I’ve just installed a LAMP stack on my Nook Tablet using Debian. However I’ve been using CentOS since 2008 and I’m so used to how things are done there that it was a bit of a culture shock doing relatively simple things “on the other side”. It’s like a country whose language you don’t speak well enough.
Here are a few pointers for how to so these simple things in Debian and Ubuntu, for CentOS and Fedora Users:
While I’m used to yum and it’s super easy search and install options, its counterpart apt is very different. Searching for packages is done with
apt-cache search package
instead of yum list. Likewise, installing a package is done with
apt-get install package
I believe the cache is not created automatically, so from time to time (or before an update/install operation) we need to run
To update all packages (equivalent to yum update), we have to run
There are other front ends available which I have not explored yet. aptitude is for the command line and appears to have a similar simplified syntax to yum. synaptic is for GNOME like environments.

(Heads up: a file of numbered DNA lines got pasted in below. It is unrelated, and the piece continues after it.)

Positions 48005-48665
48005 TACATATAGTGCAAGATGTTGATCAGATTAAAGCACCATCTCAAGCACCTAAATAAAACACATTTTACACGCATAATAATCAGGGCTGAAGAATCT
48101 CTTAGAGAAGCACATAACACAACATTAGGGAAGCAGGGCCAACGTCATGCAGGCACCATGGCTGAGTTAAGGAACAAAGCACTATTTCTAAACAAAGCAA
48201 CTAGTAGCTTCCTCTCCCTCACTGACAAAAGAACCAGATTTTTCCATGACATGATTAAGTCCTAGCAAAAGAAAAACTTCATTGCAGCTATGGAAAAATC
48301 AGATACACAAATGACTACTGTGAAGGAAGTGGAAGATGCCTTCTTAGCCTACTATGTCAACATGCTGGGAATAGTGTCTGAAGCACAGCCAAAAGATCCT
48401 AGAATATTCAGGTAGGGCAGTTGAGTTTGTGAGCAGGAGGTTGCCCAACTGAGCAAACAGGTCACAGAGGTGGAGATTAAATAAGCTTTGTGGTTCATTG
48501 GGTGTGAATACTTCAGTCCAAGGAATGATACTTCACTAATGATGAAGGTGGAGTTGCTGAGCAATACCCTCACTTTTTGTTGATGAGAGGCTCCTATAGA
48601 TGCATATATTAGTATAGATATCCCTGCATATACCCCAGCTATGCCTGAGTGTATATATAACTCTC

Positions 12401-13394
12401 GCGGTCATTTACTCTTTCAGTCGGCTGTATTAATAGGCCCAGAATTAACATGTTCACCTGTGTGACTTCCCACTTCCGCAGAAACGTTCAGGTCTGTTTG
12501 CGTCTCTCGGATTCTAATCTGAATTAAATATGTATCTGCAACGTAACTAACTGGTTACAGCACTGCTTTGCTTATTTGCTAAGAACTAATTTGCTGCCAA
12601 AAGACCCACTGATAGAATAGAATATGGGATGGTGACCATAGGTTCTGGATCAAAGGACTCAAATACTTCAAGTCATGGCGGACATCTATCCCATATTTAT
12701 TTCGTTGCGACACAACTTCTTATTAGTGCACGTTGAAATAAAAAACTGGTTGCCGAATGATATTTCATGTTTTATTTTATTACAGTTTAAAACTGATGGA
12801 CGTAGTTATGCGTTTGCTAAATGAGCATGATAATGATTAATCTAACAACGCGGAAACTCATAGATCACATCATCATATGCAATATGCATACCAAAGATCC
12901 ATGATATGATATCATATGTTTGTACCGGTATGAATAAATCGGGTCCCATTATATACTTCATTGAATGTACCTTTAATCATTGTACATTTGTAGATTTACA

Apache is called httpd on CentOS, but it’s called apache2 on Debian. Its system user does not run as apache:apache, but as www-data:www-data.
The web root directory is not in /var/www/html but instead in /var/www. File ownership should be tweaked to the above user in this directory. SELinux is not enabled by default.
The Apache config file is not in /etc/httpd/httpd.conf but in /etc/apache2/apache2.conf. The content however is the same, except for the system user which is defined in envvars in the same directory.
PHP is not just called php, but instead it’s php5 on Debian. This is true for all derivatives, such as
MySQL is still MySQL in Debian Wheezy, and not MariaDB (yet).
Starting and stopping services on boot
chkconfig does not work on Debian. Instead we can use a script called update-rc.d. Here’s how to enable something at boot:
update-rc.d apache2 defaults
And to disable something:
update-rc.d -f apache2 remove